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If you have any medical questions or concerns, please talk to your healthcare provider. The articles on Health Guide are underpinned by peer-reviewed research and information drawn from medical societies and governmental agencies. However, they are not a substitute for professional medical advice, diagnosis, or treatment.
Healthcare providers prescribe Adderall and generic versions of the drug to treat attention-deficit/hyperactivity disorder (ADHD) and narcolepsy symptoms. Narcolepsy is a sleep disorder marked by extreme daytime drowsiness. Through extensive study over the years, the generics have been deemed to be as safe and effective as brand-name drugs.
However, generic drugs are sometimes perceived by patients and even some healthcare providers as being less effective than the brand-name products they aim to duplicate.
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What is Adderall used for?
Adderall is the brand name for a mixture of the drugs amphetamine and dextroamphetamine. It is a prescription-only stimulant, one of several medications for ADHD and narcolepsy treatment.
Stimulants are the primary medications prescribed for ADHD among adults and children ages six and older to treat symptoms of inattention or hyperactivity-impulsivity. Though not without side effects, Adderall and its generic equivalents, which go by the unwieldy name dextroamphetamine-amphetamine, have, after extensive testing, been deemed effective and safe for most patients (Krull, 2020).
These drugs stimulate the brain to release chemicals that improve focus in ADHD patients and help people with narcolepsy stay awake, though scientists don’t fully understand how they work.
People can take these medications as a chewable tablet, a flavored liquid, or a capsule to be swallowed. They can be formulated to act within an hour and last for up to six hours or, with sustained-release formulations, up to 13 hours (Krull, 2020).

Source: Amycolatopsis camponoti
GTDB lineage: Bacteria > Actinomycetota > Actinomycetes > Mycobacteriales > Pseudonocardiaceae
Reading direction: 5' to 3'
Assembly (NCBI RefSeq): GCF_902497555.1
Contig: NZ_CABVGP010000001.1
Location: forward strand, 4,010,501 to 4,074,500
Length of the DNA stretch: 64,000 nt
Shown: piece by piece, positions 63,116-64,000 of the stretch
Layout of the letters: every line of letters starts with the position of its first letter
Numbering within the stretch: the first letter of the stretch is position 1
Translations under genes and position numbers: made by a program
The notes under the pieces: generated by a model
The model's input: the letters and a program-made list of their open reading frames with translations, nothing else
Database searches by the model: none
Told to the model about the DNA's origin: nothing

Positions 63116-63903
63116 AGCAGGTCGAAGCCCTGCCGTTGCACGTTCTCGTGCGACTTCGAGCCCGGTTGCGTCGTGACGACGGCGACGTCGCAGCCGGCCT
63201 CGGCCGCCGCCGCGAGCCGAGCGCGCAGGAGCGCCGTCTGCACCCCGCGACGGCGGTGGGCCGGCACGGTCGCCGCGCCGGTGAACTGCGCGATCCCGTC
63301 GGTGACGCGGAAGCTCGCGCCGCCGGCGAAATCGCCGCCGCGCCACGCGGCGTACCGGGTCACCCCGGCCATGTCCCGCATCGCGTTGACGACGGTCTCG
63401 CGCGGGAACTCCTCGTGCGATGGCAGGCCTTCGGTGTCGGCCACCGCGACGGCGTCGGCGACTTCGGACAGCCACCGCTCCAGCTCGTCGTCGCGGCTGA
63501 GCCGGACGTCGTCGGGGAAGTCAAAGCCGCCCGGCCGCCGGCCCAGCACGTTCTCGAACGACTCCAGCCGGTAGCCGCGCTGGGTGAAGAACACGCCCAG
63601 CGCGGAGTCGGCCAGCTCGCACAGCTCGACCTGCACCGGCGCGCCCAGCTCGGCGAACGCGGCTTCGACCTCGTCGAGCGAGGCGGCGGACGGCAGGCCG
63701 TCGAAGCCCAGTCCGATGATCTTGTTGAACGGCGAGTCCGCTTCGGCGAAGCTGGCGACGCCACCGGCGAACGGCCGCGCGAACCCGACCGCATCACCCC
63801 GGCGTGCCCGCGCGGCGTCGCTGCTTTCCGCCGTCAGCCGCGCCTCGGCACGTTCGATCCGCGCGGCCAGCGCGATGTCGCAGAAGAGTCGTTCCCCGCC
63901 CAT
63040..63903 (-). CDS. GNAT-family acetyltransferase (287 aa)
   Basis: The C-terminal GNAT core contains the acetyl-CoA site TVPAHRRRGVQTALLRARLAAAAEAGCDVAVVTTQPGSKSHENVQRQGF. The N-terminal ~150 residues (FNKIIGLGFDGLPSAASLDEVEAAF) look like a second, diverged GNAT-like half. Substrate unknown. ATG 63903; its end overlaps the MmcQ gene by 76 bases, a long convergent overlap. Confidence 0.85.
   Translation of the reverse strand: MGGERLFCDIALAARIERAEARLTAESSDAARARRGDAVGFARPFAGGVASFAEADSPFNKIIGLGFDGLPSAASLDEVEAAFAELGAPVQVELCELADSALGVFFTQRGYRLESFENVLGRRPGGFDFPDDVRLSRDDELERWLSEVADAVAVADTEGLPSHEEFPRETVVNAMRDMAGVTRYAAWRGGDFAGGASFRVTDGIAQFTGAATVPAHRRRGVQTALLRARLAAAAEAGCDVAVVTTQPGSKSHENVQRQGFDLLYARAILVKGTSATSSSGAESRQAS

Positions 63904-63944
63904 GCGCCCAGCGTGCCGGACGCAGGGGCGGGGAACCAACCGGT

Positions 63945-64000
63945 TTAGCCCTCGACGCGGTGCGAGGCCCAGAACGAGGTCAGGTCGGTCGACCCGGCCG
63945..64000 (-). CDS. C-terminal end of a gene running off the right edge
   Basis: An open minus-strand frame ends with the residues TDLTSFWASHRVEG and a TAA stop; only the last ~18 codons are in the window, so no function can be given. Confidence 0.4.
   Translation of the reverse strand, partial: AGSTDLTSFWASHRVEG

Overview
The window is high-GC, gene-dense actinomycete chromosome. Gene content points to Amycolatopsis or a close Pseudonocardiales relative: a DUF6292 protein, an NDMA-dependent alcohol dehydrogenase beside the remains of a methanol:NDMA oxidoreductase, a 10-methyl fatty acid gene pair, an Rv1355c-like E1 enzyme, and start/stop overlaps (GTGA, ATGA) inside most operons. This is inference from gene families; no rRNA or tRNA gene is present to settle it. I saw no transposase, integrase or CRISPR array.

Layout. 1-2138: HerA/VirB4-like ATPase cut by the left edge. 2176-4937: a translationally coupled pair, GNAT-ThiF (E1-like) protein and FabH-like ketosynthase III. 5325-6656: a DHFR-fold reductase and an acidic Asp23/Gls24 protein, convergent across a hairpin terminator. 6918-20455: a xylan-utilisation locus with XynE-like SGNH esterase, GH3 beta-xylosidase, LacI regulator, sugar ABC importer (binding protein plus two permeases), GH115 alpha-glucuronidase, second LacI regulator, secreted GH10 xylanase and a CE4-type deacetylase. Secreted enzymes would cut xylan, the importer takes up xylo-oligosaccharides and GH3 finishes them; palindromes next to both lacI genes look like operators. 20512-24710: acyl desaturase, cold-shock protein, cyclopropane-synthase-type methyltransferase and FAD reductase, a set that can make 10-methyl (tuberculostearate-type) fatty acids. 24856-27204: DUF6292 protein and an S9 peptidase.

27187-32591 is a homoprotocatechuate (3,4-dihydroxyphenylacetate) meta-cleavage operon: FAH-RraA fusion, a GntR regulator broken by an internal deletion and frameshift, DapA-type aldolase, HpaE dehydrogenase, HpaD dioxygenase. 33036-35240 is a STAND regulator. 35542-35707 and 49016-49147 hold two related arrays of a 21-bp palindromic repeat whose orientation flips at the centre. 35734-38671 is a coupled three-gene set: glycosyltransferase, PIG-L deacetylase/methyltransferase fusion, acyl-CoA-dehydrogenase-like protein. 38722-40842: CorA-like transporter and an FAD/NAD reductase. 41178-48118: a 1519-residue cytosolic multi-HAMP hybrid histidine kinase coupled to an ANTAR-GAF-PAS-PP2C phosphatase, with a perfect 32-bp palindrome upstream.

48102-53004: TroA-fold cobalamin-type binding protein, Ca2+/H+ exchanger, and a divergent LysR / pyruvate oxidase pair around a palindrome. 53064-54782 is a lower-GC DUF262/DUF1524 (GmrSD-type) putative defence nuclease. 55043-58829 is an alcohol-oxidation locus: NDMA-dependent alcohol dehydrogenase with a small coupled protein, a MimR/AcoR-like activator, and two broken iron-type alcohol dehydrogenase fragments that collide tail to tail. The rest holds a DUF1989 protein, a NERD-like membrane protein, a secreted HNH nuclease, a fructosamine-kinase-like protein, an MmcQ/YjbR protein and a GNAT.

Are generic versions identical to brand name Adderall?
Generic versions of Adderall cost less but carry the same general benefits and risks. However, they may not be available in all formulations, such as the longer-lasting, sustained-release variety.
- Contain the same key (active) ingredients
- Have the same strength and dosage
- Perform the same way in the body
However, the FDA defines “same” as “bioequivalence,” a term that refers to the active ingredient in comparable medications. If a generic drug is bioequivalent, it means that the active ingredient in a generic performs in the same manner to the pioneer drug (FDA, 2007). Here’s the thing: The FDA allows for some wiggle-room for that performance of the active ingredients in a generic drug, meaning its performance has to be “approximately the same”, but doesn’t have to be exactly 100% similar to the active ingredient of the pioneer drug.
What’s more, inactive ingredients in a generic drug are not held to the same standard. “Other characteristics, such as colors and flavorings that do not affect the performance, safety, or effectiveness of the generic medicine may be different,” the FDA states (FDA, 2021). In rare cases, this can present problems. A person could have an allergic reaction to an inactive ingredient in a generic medication that does not exist in the branded version, for example (CHADD, 2017).
So while generic versions of Adderall are supposed to work in the same way and provide the same benefit as the brand-name medicine, there’s a chance that they are not 100% identical.
The important role of generic drugs and the differences
One large study found generic drugs differed by about 3.5% in their absorption into the body compared to their branded counterparts (Davit, 2009). Some generics were absorbed slightly more, some slightly less.